UPDATE: We have changed the preferred email address to send feedback to after learning the originally posted address was sending error messages. Please send all feedback to firstname.lastname@example.org
On Saturday, confusion spread across campus as unconfirmed reports of an active shooter in Mason Hall circulated on social media. Though these reports turned out to be unfounded, the fear people on campus felt as the reports surfaced was real. It became clear how terrifying these situations can be — and it became clear just how fast information can spread on campus.
We, the editors of The Michigan Daily, want to take responsibility for tweeting unconfirmed information on The Daily’s Twitter account, including unsubstantiated reports of wounded students. We deleted the tweets as soon as the harmful effects were brought to our attention, and we issued a correction immediately after. As the primary news outlet covering the University of Michigan, we at The Daily felt we had a responsibility to jump into action and inform the public of what was going on. Fortunately, we haven’t had to deal with a major crisis — or the immediate possibility of one — on campus in recent years. Unfortunately, that meant we were acting based on instinct and with little foresight beyond wanting to keep campus as safe as possible.
After these events, it has become clear that we need to develop direct protocols for breaking news events that potentially threaten public safety. Our promise to our readers is that we will be better prepared if another incident of this gravity occurs in the University or Ann Arbor community. The Daily has consulted other media outlets for advice and tips and will continue to discuss different facets of our new protocols with professionals and members of our community. We hope to consult with University, Ann Arbor and Washtenaw County security and police forces in order to better understand how we can inform the public. Our new protocol will be approved by our Management Desk, the group of managing editors and senior editors that make significant decisions for our editorial staff. We hope we never have to use these protocols, but we acknowledge and respect the need to have them and our need to function within them properly.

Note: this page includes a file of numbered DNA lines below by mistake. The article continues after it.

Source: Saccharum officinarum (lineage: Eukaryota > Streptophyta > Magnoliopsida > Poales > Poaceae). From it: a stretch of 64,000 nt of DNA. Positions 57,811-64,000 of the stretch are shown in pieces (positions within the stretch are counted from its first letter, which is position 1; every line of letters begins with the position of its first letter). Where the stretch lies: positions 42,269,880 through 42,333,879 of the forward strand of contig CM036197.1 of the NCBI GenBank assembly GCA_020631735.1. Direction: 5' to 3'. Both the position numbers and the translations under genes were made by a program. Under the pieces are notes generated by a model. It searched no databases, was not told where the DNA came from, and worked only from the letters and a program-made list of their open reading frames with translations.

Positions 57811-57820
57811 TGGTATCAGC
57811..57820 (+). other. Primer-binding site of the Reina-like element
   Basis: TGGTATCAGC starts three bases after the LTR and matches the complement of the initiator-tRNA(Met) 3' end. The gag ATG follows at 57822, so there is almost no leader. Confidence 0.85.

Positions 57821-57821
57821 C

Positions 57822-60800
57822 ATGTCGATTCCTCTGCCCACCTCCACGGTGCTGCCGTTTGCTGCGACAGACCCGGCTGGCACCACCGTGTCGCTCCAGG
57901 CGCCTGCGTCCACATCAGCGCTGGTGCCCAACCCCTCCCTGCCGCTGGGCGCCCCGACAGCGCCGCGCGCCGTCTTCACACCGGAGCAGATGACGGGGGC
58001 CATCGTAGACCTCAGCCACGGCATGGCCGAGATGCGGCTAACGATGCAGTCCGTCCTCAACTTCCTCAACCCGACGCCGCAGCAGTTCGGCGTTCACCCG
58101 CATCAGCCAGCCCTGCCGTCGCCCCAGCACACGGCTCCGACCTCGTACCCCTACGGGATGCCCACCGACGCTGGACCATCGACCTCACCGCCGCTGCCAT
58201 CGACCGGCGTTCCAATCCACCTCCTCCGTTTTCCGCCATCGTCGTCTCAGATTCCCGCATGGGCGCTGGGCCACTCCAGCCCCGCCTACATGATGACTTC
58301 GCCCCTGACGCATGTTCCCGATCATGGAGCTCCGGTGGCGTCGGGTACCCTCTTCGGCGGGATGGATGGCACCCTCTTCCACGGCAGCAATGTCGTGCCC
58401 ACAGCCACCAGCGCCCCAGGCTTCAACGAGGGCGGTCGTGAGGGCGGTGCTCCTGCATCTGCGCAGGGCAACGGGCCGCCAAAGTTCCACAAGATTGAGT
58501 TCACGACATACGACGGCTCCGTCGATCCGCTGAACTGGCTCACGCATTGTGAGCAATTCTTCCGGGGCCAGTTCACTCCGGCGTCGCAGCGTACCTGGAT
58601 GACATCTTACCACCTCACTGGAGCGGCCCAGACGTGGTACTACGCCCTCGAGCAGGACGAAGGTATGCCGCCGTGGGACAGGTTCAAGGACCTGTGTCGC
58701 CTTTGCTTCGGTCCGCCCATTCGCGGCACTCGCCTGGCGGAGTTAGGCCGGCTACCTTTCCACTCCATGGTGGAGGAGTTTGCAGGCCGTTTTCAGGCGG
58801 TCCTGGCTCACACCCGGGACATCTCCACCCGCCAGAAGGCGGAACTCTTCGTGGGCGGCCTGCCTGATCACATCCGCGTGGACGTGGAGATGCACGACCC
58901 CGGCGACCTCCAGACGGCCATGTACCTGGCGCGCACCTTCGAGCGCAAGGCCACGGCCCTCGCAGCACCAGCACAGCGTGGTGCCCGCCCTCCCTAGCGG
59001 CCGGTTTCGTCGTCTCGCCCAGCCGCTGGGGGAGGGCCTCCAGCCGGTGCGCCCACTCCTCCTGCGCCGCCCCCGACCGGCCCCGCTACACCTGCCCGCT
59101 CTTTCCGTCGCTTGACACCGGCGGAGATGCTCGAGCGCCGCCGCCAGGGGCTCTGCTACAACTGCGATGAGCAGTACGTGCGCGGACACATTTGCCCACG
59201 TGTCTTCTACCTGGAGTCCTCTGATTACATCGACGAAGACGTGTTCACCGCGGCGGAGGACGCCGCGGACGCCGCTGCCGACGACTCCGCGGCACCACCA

Going forward, in addition to working on a crisis protocol, we plan to report on this as we would any other situation on campus. We will press on the institutions involved and address student concerns about the University’s and police forces’ response to the event.
Finally, we want to express our support for marginalized communities on campus. Yesterday’s events — including our unconfirmed tweets — disproportionately affected students of color on campus, especially the Muslim community, which was holding a vigil for last week’s shootings at two New Zealand mosques at the time the crisis began. The Daily would like to acknowledge the undue stress this has caused to those communities.
This incident is a learning experience for us at The Daily, and we want to hear feedback from you, the reader. Our mission is to report facts and best serve those who read our publication. Our call for public feedback is necessary so we can address your concerns and incorporate them into that mission as much as possible. If you read The Michigan Daily or follow our Twitter or Facebook accounts, we want to hear from you. If you are a media professional, a law enforcement professional or University affiliate, we want to hear from you. If you are a student with thoughts about how we can best serve your community, we want to hear from you. Please email email@example.com with your thoughts.
The Managing Editors of The Michigan Daily